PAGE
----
Is it ever okay to tell the media NO COMMENT?

Is it ever okay to tell the media NO COMMENT?

Public Relations | Judette Coward-Puglisi

July 16, 2008

It’s a question that pops up every time I do media training: "Are there instances when a spokesperson should say "No Comment" to the media?" In one word, okay make that three…Are you crazy? You should never say it.

 
 

13 thoughts on “Is it ever okay to tell the media NO COMMENT?

  1. Stating "NO COMMENT" almost always suggests that "there is more in the mortar than the pestle" – as we say in local parlance. More than that, it also suggests a level of discourtesy. There are many ways that the question can be circumvented, and even reconstructed to your advantage.

  2. The media has a way of twisting and manipulating the words you say to appear as they wish; to make a story or report juicier than it really is. So sometimes, it really is good to say no to the media. As stated, its good to give some inclination of the intention to make a statement as it shows that one cares or has thoughts on whatever the matter may be. Remaining silent leaves room for speculation and may make one seem insensitive dependent on the situation.

  3. Thanks Hilean.

    Over the past two weeks, we have handled three press conferences and I observed something startling.

    The reporters covering the story were on average about 22 years old. In some instances they could have been younger. And I think the general inexperience of reporters today may be a reason why we are getting increasingly just plain bad reporting.

    In once case, a television reporter handed the microphone to a Minister to hold while she conducted her interview. When I whispered to her afterwards that she shouldn’t do that because she was giving away control of her interview, she responded by saying that no one ever told explained that to her at the station where she worked.

    Here’s the thing Hilean, I disagree that journalists deliberately seek to manipulate words or get things wrong. I believe that the code of truthtful reporting is very much alive in newsrooms. My concern is that I am seeing such young journalists on stories I have to wonder if they are truly grasping the context of the press conference or even the story itself.

    One more thing and this really gets me. At the point of the Q&A, the perfect moment to ask the right, and yes, tough questions. Not a hand goes into the air. Reporters become either tongue tied or are just too shy.

    I yearn for the days when you’d get your stories from writers and reporters that you knew and trusted.

  4. I agree with you Judette. No one sets out to deliberately write a skewed story but journalists get little to no training in this country, it’s sink or swim. Many of them get tongue-tied because they can’t believe they are interviewing Mr so and so , or because they have no idea what they hell they listening to, they can’t process the information properly because they weren’t briefed. And because they have to deliver their stories on deadline they don’t bother to think about what they are writing. As for interviewing styles and techniques no one teaches that, you are just expected to go out and get information, whatever means necessary.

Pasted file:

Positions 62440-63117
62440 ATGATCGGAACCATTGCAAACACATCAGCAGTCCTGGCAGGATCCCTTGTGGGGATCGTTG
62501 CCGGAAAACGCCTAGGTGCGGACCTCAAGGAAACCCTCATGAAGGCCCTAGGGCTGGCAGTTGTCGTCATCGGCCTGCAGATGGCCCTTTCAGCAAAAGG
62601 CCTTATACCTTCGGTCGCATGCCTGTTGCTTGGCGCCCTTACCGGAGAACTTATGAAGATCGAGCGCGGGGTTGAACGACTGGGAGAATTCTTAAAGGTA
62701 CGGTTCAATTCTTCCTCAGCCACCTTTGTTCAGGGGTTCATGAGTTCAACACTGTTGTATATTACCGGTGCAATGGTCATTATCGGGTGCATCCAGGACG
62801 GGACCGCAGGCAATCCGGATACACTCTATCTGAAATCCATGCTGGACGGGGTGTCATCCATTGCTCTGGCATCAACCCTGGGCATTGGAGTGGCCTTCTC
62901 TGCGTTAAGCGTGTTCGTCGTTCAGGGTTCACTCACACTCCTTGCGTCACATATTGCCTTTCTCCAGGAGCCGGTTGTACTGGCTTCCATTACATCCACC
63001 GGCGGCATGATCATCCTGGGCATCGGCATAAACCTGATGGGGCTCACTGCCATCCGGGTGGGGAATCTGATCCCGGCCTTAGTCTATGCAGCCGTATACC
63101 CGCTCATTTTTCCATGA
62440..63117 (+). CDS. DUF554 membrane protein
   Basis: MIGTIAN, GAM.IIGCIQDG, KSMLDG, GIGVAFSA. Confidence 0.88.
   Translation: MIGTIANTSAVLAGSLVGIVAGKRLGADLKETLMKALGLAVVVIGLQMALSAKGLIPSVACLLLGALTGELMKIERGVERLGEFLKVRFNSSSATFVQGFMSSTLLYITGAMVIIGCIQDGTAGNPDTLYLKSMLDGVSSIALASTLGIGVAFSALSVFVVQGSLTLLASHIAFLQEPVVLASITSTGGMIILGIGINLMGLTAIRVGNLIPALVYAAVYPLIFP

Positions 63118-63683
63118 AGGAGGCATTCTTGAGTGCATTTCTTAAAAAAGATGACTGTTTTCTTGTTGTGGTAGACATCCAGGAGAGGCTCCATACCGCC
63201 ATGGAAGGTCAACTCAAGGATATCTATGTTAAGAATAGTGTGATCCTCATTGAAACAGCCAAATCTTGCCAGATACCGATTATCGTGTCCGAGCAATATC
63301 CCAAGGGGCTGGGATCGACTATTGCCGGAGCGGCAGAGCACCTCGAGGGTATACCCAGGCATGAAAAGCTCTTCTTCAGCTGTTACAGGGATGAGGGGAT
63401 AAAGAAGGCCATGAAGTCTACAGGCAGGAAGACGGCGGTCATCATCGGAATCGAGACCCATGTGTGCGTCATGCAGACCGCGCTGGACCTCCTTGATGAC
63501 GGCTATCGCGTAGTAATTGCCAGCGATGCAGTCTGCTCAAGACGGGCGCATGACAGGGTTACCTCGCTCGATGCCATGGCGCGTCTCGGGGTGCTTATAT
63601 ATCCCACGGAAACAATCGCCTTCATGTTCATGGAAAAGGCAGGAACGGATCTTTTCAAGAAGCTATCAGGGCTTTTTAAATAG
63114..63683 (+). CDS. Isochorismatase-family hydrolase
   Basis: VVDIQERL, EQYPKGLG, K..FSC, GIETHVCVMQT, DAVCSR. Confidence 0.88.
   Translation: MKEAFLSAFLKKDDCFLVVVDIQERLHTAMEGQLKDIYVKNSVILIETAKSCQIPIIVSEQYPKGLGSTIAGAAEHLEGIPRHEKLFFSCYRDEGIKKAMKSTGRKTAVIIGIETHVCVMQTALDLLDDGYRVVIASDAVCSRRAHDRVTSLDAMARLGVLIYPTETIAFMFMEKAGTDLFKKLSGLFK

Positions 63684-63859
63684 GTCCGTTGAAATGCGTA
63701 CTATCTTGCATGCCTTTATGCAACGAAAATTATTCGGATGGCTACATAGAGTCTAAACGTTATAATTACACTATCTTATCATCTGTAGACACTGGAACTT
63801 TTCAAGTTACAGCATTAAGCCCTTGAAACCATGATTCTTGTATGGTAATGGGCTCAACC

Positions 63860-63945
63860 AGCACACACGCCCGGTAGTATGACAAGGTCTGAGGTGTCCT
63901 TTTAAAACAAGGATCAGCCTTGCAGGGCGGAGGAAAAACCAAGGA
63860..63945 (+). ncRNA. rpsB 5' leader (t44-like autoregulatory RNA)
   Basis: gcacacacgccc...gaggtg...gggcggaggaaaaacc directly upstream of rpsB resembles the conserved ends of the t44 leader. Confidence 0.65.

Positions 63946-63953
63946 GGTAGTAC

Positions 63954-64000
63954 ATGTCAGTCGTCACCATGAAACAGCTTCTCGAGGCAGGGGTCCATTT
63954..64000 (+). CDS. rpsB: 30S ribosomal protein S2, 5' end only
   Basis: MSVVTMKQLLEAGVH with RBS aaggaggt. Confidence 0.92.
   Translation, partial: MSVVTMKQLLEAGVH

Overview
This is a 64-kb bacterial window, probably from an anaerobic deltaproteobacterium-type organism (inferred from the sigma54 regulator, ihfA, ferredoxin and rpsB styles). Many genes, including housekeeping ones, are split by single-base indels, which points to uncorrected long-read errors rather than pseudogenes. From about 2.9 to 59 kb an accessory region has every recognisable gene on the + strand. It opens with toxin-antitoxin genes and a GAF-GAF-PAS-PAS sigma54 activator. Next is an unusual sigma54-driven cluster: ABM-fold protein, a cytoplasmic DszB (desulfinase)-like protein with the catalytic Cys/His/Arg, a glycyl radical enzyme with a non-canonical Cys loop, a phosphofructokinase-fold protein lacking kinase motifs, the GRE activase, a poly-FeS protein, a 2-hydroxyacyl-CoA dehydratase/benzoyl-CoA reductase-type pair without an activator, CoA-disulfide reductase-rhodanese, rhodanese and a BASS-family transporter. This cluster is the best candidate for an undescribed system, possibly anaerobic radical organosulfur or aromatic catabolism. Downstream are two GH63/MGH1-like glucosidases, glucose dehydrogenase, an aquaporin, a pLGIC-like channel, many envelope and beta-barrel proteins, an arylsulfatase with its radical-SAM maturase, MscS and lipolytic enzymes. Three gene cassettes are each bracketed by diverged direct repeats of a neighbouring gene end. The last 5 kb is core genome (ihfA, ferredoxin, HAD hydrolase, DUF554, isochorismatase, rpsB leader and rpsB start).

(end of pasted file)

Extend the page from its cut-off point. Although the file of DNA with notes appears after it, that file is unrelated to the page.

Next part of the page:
Editors too don’t question the stories they get, they just run with it, they don’t sift through the PR nonsense (no offence) to get to the real story, it seems that once something on the assignment list was done, the story should run.

  5. None taken Laura. I see the warts on both the skin of journalism and PR.

    I also think some editors are so out of touch, it’s running with the story yes, but there seems now to be a disquieting tendency to focus on controversy, to look for the heat rather than light and emphasise conflict over consensus.

    I get the need to be the protector of the underdog against big government and big business so to speak but throwing resources at the controversy of the day rather than the essential issues of the era seems to do a big disservice to the very public the media tries to protect.

  6. Actually, Judette, one reason journalists at media conferences say little or nothing when it’s question time is because they do not want to alert the competition. They prefer to take their chances and waylay the speaker afterwards for a quick one-on-one. Journalists love exclusives and media conferences are usually not a great source of only-for-you information. You seem almost grieved by the standards in the media. It all tends to come down to dollars and cents and how much media managers are willing to invest–in training, in compensation, in finding and retaining the best journalists, in nurturing talent, in administrative and technological support. I’m afraid that once the paper is selling or the media house is making a profit, media managers say okay, if it ain’t broke, why fix it. Longterm investment in excellence is ignored.

  7. I’m a twenty-something year old reporter, and I disagree with the comment that being 22 years old disqualifies you from being able to ask the right questions. If not, how else do you account for the leaves-much-to-be-desired output of Trinbagonian journalists twice that age?